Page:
Here is where our wonderful cohort in life decided to come into play, I knew we were getting close to lunch time but had no real clock on me to see what time it was. Unfortunately, as most diabetics know you must try to eat on schedule. I missed my normal lunch time by an hour, by the time we went out to the vehicle to eat lunch I was shaking and not focusing so well, a quick blood sugar test revealed I was at a wonderful 78 mg/dl (4.3 mmol/l). Well I ate a quick bologna and cheese sandwich followed by a chocolate donut. Ok yes I know the donut was not on the recommended food list but 1) it was sugar that I had immediate access to and 2) it was CHOCOLATE! Wow, that sounded like my wife typing there but nope it is me I like Chocolate and do not eat a lot of it.

It was almost an hour before I went back into the waterpark to join everyone as I did not want to be shaking in front of everyone. Once inside it was back to the pool and the hot tub then the lazy river again ohhh and the Atomic Drop waterslide. I raced my sister’s boyfriend down the slide; ha, like he even stood a chance of beating me down that thing. I am by no means a small man and when you allow me to go on a water slide that drops you over 90 feet straight down then into a pool you have no chance of keeping up with me; gravity pulls me three times faster than a smaller man lol.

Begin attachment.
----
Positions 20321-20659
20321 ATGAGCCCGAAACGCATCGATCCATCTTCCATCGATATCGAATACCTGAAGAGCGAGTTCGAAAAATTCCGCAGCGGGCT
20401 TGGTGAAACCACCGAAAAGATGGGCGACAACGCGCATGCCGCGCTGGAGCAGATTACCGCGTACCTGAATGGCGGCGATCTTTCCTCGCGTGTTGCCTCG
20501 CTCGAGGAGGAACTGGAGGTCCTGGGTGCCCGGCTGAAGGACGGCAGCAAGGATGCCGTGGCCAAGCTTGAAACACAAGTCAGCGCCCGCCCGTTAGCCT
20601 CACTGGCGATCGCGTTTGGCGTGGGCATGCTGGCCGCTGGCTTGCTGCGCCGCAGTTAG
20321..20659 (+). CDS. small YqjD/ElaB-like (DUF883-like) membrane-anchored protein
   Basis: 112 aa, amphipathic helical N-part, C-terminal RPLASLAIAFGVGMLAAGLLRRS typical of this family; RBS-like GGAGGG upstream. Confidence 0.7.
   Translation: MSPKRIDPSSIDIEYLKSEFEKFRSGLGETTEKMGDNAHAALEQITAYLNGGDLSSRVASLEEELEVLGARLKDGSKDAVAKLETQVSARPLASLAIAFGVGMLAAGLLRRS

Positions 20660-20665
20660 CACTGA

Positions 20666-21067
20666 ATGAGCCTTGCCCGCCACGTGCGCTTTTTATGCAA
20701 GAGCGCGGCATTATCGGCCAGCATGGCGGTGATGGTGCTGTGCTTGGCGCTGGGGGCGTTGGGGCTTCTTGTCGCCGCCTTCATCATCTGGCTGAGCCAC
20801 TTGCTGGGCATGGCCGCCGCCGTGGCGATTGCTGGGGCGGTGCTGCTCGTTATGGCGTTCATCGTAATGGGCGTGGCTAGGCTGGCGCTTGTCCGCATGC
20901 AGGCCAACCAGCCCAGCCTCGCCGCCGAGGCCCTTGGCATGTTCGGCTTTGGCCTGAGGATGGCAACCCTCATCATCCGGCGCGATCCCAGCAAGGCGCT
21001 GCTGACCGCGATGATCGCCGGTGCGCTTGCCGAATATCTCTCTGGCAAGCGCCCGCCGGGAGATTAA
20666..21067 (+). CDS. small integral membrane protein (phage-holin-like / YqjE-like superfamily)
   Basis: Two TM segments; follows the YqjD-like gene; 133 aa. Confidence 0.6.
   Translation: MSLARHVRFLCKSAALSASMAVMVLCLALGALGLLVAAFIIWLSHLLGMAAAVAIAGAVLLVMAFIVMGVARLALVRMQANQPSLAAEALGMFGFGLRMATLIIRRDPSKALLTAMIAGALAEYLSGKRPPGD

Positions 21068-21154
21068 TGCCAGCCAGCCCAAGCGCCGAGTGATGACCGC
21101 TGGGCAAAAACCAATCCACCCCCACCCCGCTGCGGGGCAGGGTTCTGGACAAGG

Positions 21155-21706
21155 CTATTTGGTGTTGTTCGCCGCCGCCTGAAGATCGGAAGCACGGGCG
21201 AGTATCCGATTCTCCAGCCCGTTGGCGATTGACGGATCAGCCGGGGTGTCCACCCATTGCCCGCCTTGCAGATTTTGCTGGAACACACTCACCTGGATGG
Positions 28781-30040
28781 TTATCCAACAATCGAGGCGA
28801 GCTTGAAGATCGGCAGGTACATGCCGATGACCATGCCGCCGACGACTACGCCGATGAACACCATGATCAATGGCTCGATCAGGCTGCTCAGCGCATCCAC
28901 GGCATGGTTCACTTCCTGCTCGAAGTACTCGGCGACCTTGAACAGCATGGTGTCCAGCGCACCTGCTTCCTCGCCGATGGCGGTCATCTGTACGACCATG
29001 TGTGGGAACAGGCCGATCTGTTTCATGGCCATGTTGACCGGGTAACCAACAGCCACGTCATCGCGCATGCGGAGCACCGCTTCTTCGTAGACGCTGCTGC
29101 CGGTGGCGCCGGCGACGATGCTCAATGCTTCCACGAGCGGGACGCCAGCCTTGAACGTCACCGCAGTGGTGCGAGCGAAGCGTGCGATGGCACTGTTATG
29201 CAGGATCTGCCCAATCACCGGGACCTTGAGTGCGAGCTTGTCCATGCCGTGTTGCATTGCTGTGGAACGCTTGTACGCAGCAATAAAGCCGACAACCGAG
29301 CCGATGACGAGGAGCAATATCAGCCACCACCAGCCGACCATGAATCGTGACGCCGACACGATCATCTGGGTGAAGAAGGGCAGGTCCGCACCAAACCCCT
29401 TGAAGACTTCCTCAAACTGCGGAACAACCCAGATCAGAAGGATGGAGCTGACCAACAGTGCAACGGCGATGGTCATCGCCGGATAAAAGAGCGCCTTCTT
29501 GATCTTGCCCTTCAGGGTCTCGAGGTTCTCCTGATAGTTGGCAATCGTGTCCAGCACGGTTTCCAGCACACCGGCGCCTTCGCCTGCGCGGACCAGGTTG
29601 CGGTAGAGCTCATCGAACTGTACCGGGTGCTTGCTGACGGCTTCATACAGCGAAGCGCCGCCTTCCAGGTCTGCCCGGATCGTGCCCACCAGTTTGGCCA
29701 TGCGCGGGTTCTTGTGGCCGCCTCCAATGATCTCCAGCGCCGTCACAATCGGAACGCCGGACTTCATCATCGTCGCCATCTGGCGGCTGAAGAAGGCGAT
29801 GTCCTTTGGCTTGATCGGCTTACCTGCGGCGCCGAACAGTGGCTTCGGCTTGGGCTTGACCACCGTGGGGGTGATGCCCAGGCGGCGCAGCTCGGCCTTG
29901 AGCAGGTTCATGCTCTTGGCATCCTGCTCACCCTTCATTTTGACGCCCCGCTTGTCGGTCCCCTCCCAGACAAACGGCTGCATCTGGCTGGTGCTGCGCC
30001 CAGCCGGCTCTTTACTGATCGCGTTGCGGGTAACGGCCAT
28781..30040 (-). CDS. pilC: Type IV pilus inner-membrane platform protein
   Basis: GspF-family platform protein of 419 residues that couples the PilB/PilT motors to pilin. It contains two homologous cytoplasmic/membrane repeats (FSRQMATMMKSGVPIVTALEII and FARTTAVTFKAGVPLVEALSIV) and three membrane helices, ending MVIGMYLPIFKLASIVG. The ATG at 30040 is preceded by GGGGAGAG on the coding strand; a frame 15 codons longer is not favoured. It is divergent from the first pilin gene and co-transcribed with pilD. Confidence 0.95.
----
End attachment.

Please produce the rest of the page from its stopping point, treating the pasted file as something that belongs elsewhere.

Ok all the fun aside once we arrived home this evening I took my blood sugar again prior to dinner and shots for the evening. I was now at 199 mg/dl (11.05 mmol/l). I was actually surprised by this as the donut should have shot me through the proverbial roof for the day. I felt good about this level as I expected it to be much higher, is it a good level? No not really but these days I take what I can get when most of the time I am hypo and shaking around everyone.